Archive for the ‘Self-Model Theory’ Category

Metzinger on the Unreality of the Self

Saturday, April 2nd, 2011

In the last chapter of Being No One, Thomas Metzinger addresses the questions with which he introduced the book, a list that includes:

What is phenomenal selfhood?  What, precisely, is the nonconceptual sense of ownership going along with the phenomenal experience of selfhood, or of “being someone”?

In the discussion, he makes a striking comment related to the reality of the self.  If the phenomenal self-model (PSM) is “of a nonhallucinatory kind”:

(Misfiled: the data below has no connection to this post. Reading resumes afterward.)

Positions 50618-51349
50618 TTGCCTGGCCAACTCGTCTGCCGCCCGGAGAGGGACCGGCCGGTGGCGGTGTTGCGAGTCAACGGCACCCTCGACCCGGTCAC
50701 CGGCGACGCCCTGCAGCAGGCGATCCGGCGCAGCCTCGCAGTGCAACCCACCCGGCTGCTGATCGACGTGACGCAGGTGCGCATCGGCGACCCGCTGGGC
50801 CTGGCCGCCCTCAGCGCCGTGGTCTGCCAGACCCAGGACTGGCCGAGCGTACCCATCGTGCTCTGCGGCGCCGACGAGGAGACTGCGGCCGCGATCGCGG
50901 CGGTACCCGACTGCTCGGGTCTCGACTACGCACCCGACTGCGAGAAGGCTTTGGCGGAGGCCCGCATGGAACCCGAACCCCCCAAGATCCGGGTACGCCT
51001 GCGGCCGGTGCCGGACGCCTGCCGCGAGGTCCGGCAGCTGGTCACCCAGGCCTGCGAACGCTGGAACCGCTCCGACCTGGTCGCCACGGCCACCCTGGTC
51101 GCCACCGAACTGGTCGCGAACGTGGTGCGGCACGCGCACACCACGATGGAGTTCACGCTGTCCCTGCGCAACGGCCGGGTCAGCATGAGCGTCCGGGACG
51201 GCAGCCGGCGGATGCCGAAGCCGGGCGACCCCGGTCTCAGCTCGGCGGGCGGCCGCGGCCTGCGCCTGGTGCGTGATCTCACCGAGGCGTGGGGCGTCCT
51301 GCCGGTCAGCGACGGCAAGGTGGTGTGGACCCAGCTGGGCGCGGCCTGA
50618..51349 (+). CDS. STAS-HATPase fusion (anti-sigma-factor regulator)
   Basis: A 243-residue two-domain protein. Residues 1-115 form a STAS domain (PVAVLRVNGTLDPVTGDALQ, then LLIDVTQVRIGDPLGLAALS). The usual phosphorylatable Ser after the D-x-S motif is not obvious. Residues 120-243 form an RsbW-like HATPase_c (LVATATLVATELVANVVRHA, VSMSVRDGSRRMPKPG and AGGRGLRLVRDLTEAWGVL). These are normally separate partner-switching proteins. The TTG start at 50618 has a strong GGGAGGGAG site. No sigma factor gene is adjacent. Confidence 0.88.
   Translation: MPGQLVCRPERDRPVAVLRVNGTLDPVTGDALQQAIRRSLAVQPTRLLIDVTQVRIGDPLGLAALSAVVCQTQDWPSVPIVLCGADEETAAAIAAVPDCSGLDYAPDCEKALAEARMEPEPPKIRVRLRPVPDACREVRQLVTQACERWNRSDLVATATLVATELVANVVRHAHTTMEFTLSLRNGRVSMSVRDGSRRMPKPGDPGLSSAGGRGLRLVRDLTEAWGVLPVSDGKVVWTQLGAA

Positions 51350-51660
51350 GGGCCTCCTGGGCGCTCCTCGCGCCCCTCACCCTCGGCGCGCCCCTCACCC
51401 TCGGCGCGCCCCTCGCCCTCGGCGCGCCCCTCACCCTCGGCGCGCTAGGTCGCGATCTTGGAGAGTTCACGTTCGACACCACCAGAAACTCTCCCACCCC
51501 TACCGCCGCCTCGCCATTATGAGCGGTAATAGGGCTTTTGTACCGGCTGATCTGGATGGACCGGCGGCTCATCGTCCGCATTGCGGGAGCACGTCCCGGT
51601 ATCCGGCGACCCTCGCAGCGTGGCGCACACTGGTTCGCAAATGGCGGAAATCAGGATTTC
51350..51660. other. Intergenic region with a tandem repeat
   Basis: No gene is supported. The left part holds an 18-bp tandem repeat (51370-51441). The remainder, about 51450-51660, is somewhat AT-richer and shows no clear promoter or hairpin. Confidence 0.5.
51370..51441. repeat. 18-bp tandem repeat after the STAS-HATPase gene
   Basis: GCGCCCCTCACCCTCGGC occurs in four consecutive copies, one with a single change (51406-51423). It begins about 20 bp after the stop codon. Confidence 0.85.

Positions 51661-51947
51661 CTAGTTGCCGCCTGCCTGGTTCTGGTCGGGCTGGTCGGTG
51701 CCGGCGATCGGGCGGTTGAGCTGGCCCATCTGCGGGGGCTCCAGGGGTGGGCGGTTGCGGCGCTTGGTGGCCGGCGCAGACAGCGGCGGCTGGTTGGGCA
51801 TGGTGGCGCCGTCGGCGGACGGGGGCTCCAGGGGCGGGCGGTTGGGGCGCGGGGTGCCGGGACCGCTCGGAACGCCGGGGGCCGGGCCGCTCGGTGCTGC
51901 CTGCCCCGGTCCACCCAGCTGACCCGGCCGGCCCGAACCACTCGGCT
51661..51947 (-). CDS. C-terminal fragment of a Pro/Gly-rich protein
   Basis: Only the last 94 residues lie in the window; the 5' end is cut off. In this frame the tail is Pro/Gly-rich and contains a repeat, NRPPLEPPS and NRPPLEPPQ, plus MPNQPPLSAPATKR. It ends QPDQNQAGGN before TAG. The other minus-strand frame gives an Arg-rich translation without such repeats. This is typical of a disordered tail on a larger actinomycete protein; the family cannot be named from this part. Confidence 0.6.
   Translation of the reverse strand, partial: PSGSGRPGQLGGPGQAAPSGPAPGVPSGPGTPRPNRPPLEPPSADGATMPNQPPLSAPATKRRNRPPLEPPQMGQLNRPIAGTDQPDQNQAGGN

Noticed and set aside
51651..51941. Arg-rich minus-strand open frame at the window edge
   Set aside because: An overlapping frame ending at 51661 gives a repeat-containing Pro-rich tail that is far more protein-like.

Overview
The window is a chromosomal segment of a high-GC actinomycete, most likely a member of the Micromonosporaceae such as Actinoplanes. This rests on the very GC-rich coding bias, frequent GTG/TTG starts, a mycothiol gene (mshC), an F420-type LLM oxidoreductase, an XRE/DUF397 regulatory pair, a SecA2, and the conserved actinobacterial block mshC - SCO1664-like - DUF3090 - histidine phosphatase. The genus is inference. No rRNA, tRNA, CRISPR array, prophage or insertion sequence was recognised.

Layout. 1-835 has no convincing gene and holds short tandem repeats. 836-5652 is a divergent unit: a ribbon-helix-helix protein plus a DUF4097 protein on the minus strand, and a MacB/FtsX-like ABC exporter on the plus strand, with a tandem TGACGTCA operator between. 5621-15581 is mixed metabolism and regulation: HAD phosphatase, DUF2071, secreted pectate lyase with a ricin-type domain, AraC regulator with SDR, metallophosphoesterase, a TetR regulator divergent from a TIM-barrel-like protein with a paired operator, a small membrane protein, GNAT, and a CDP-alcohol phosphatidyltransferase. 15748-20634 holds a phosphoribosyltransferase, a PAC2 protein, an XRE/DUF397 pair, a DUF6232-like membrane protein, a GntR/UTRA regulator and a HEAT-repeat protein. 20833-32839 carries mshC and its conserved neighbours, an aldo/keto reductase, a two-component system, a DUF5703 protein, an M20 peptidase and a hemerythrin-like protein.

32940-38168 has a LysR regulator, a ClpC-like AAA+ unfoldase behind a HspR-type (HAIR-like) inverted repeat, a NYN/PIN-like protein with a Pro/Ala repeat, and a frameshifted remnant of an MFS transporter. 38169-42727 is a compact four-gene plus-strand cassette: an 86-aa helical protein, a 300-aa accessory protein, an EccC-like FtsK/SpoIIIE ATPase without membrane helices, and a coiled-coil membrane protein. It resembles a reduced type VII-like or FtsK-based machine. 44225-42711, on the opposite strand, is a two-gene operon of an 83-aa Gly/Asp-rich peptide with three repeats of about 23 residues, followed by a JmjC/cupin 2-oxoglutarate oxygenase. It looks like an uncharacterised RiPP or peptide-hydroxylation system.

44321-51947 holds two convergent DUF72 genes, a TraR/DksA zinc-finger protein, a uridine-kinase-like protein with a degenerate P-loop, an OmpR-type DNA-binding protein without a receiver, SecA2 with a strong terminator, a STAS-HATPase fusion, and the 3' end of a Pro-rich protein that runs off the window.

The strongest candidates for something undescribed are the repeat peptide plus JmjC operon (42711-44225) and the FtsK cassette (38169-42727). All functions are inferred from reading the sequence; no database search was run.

…the system then represents certain aspects of reality as being parts of itself, and it does so correctly.   What it achieves is not only self-experience but self-knowledge. (Metzinger 2004, p 607)

In reading this passage, I wondered how Metzinger can reconcile it with his claim that ‘no such things as selves exist in the world.’   Here he says that the system represents itself to itself  by means of its PSM, and that it does so “correctly.”  Metzinger certainly admits that systems exist.  Are we not, then, such systems? (more…)